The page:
To: elections-reform at

Don said:

>Instant Runoff will give you a

> majority winner every time. The other methods are inferior to Instant
> Runoff, they cannot produce a majority winner everytime. Condorcet, the

That produced majority, manufactured majority is a delusion of
Don's. It's a "majority" created by the rules of his method.
First we do IRO's erratic & capricious eliminations till there
are only 2 alternatives left. Whichever one has more people
preferring it to the other, according to Don, has a "majority".

As Blake Cretney pointed out, let's say, in a many-candidate
race, we randomly choose 2 candidates, and then hold a public
vote between those 2 (or use the rankings to simulate that vote
as IRO would do). One of them wins the vote; does that mean
that candidate has a majority in any meaningful sense?

You could intentionally choose the 2 most hated candidates, in
fact, and hold a vote between those 2, and according to Don's
comical definition of a majority, the winner of that vote
has a majority. The method has "provided a majority".

If you're new to ER, Don is a clown who has been entertaining
EM, and sometimes ER. We have to apologize for him when he
spills over to ER.

> best of the other methods, will only give you a majority winner two out of
> three times. That third time is when Condorcet slips into a circular tie,

That 2 out of 3 idea is based on a simulation that I pointed out
was structurally flawed at the time that it was first described
by a member of EM. I don't know how often circular ties will
occur. Some will be natural, some will result from people's
natural tendency to vote short rankings, or to attempt reversal-
strategy if one of the worse circular tie-breakers is used.

> which is when each candidate has won over one other candidate but has also
> lost to a second candidate. Once Condorcet is in a circular tie it is
> mathematically impossible for a majority winner to be determined, no matter
> which tie solution you decide to use.

Fruitcake Don does more talking than listening, and so he
has forgotten that majority rule still applies in a circular
tie. Even if everyone is beaten, it's still possible to exclude
election of anyone beaten with a majority of the voters against
him. Sometimes only 1 candidate isn't majority-beaten.

Another thing that Don has forgotten is how readily IRO violates
majority rule, when none of the Condorcet versions would. Here's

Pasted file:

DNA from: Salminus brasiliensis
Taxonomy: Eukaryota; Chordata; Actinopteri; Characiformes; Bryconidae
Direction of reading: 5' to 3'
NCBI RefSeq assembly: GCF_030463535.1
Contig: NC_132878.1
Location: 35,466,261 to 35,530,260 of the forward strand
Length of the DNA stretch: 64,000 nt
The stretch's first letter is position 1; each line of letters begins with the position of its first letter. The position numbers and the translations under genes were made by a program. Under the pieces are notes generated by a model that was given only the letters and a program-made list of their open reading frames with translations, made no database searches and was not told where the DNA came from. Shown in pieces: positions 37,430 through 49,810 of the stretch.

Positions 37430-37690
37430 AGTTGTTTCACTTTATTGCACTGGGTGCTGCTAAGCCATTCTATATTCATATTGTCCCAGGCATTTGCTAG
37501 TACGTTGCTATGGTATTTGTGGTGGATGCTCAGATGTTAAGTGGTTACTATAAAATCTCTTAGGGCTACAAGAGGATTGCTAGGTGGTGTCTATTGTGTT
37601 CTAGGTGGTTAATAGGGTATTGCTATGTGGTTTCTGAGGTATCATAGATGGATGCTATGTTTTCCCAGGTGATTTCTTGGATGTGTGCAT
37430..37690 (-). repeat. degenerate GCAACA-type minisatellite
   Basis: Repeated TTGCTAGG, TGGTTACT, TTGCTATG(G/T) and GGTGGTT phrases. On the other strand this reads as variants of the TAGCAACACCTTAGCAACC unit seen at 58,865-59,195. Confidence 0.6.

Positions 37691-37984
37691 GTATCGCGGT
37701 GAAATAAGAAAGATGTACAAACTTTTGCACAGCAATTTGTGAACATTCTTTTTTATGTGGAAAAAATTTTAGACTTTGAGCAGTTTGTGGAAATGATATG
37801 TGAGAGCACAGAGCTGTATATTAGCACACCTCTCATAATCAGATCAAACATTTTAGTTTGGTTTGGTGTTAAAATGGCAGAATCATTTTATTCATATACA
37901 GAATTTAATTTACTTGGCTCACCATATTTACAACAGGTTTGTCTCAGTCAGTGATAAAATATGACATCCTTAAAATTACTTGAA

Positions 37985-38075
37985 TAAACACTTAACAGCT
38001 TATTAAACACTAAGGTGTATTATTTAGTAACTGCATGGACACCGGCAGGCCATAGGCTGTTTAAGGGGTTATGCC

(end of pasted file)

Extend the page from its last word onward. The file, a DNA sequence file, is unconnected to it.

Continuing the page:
one simple example:

 40  25  35
  A   B   C
  B       B

A wins by IRO, even though a 60% majority prefer B to A.
There's also a 65% majority preferring B to C. B beats everyone.
The expressed wishes of a majority are violated when IRO elects
A instead of B.

>      Which raises the question: Do you know which tie solution are you
> going to use? This is important because a different solution will select a
> different candidate, and there are as many tie solutions as there are so
> called "Condorcet voting specialists". The lion share of the endless debate
> on the Methods list revolves around the many different tie solutions, in
> spite of the fact that not one of them will give you a winner with a
> majority.

You've seen from the above example what kind of "majority"
IRO gives you. There are only 2 significantly different Condorcet
versions being proposed & debated on EM. There are various
different count procedures which are agreed to not be significantly
different from eachother in merit. There are many ways to do anything.
There are only classes of count rules significantly different in
merit which are debated on EM.

>      R L Suter wrote in one of his recent letters: "And if there is no
> candidate that beats all the others in 1-to-1 comparisons, the candate that
> does the best overall against all the others wins."
>      In the event someone does not understand what Suter is saying, allow
> me to translate by saying the same in different words:
>  UFO calling: Houston we have a problem. Our Condorcet has slipped into a
>               circular tie - over.

Fruitcake likes to re-invent things that we've said. I mention
that because he does it often.

> Donald Davison

Mike Ossipoff